Plus, practically speaking, Marks says, the show needed a place that would be welcoming to film crews but also one that—considering the actual events of the past century—would be a believable place for a bunch of recently unemployed Reagan-era spies to go to be “recruited to apply all of their skill sets to a new kind of Cold War.”

Simmons, who rose to television prominence via the grizzly HBO prison drama Oz, told me when we spoke last year that he wasn’t exactly looking for a series regular gig after his Oscar win for Whiplash in 2015. But he was drawn to the enticing idea of playing both sides of the character coin.

“I was just looking for really compelling characters and story, especially in a long-form like this,” he says. “This world has so many emerging possibilities and places to go that you don’t feel like, ‘Oh, we’re on episode 32 and we have to jump the shark because we’re doing cookie-cutter, old-school TV.’”

Simmons knows that fans familiar with his work in these projects will enjoy his portrayal of Howard Prime. But, as someone going in blind when he first got the script, he says the idea of playing a “sort of downtrodden Howard” was what interested him enough to keep reading; it was “the character and the writing overall that I found really intriguing.”

“It’s great to go back and forth and play the action hero and the kinder, gentler, more nebbishy version, too,” says Simmons, who, for what it’s worth, has made a point of not watching a certain recently ended clone-focused TV show. He adds that “the sort of disdain [Silk and Prime] have for each other, and understanding for each other, is a really fun aspect.”

But alternate universes and a European setting also shaped another aspect of Counterpart: Simmons deadpans that “as a guy who was an adult in 1987, I certainly have a different perspective of it than most of the production team.” In other words, in order to make the split have impact, much of the cast members are at least part of the way through their third decades on Earth. They’re also mostly European, because Marks says he wanted “J.K.’s character be specifically lonely in his identity as an American on this show.”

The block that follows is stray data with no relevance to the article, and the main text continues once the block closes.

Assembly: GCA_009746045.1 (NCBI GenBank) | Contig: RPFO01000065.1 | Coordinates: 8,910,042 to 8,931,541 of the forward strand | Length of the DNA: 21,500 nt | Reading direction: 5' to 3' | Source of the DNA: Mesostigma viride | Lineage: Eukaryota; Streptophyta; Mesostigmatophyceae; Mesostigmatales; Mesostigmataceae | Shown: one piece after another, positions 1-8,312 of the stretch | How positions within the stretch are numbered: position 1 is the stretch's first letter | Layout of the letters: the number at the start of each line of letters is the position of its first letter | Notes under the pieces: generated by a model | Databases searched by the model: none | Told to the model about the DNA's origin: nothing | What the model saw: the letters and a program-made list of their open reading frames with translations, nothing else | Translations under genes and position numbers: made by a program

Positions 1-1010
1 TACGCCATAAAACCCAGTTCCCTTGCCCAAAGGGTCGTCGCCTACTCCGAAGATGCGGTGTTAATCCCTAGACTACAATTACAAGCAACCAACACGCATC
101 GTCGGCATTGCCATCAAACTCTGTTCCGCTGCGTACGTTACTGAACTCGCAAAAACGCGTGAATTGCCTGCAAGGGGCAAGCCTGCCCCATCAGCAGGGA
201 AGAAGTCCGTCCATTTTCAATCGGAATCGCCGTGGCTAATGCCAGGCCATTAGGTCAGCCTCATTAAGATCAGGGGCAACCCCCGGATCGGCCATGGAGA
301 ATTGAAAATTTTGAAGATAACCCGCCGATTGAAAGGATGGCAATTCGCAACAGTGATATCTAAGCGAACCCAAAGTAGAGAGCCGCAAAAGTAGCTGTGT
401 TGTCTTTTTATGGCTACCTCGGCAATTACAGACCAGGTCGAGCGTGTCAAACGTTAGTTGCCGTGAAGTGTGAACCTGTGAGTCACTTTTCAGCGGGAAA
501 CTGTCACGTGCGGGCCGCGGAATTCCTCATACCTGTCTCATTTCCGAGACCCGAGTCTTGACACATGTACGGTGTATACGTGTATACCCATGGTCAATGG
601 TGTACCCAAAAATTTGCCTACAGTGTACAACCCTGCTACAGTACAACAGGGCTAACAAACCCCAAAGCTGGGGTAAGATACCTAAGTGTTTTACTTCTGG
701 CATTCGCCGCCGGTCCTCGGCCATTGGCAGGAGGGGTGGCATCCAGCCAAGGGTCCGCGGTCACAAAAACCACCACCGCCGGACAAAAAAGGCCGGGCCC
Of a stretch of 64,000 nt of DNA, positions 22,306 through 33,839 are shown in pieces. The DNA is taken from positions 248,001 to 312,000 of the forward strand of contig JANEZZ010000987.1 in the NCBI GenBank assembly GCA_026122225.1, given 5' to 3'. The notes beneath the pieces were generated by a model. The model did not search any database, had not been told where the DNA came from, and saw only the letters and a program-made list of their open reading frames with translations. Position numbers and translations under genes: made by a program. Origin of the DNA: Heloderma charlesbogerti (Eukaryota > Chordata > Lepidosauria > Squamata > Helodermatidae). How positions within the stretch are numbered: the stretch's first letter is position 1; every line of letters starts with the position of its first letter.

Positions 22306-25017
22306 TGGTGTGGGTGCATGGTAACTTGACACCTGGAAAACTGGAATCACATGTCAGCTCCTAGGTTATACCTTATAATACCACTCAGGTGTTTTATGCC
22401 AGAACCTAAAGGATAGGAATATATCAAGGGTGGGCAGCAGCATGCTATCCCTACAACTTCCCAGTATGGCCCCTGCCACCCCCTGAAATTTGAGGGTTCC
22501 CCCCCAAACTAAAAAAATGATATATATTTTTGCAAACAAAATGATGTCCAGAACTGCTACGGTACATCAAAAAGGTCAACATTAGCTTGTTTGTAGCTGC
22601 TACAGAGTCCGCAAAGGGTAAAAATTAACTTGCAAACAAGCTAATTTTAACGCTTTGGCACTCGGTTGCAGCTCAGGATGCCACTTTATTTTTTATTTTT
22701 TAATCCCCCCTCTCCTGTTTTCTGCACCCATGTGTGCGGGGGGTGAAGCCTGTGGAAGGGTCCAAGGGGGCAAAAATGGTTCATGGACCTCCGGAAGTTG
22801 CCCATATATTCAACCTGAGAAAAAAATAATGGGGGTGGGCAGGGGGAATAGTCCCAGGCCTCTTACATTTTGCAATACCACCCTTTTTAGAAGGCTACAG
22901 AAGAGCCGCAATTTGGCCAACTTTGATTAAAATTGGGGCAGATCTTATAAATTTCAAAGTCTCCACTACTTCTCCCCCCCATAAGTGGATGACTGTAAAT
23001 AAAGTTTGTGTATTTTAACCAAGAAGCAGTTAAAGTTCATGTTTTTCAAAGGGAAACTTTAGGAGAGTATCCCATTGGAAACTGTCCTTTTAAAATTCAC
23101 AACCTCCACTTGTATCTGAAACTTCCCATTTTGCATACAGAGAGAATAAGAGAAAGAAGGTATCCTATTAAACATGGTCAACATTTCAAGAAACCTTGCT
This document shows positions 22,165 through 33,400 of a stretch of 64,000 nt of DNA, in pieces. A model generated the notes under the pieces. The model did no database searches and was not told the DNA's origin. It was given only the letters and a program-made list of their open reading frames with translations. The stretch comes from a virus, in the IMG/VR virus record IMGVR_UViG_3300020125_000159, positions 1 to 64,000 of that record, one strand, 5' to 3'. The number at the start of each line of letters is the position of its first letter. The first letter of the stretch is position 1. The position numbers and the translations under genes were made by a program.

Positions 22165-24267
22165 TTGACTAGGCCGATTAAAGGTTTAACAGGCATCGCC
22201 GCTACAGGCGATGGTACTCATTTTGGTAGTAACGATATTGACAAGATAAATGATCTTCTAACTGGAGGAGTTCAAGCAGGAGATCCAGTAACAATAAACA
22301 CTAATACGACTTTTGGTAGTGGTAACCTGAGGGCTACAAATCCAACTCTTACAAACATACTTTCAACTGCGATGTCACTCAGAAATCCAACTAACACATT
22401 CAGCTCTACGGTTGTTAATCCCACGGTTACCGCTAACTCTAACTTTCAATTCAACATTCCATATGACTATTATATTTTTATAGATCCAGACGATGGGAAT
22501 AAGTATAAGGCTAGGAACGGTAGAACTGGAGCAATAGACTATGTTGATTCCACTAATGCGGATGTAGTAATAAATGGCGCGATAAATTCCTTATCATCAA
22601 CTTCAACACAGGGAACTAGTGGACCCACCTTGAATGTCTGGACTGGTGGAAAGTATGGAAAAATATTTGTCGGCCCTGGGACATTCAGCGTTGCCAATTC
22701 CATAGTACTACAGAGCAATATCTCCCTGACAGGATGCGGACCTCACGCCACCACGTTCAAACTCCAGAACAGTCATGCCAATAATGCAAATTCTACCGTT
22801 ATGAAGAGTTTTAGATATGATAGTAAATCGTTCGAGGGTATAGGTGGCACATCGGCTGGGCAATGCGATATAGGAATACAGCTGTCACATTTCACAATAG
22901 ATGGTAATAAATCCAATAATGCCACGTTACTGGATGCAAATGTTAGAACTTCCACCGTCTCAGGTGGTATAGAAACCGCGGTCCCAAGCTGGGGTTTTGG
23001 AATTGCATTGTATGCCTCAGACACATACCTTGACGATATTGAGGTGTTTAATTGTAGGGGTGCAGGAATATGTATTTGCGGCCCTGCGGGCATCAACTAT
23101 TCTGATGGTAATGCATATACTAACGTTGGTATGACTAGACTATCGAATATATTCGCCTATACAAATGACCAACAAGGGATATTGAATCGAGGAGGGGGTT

Manhattan and Rushmore’s Olivia Williams plays Howard’s complicated wife, Emily, while Game of Thrones alum Harry Lloyd plays his privileged, out-of-his-element boss, Peter Quayle. Other cast members include Iranian-born actress and activist Nazanin Boniadi (Homeland) as Clare, a coworker at the bureau with her own motives.

“We started to find our way into characters in the writers’ room,” Marks says. “We said, ‘We don’t want this show to just be about Howard [Silk] and Howard Prime.’ We want to build out a variety of diverse characters who are different from just a man of a certain age and who are exploring things about themselves that are different.”

Viewers also learn very quickly that—in a nice feat of gender equality—Italian film star Sara Serraiocco plays the ace contract killer known simply by the codename “Baldwin.”

“Baldwin was always a woman,” Marks says when I ask if the character choice was meant to suggest any political commentary. “I just wanted to write a cool character who we hadn’t seen and would be interesting in the context of that first episode. Then you bring a bunch of writers into the room and you start to talk about who are the characters who are the most interesting as you build the next nine episodes together. And it amazes me that everyone was coming back to Baldwin. We started to build her out in a way that surprised me.”

You see. I knew they couldn’t be trusted.

Counterpart premieres Sunday, Jan. 21 on Starz. The series premiere is streaming now.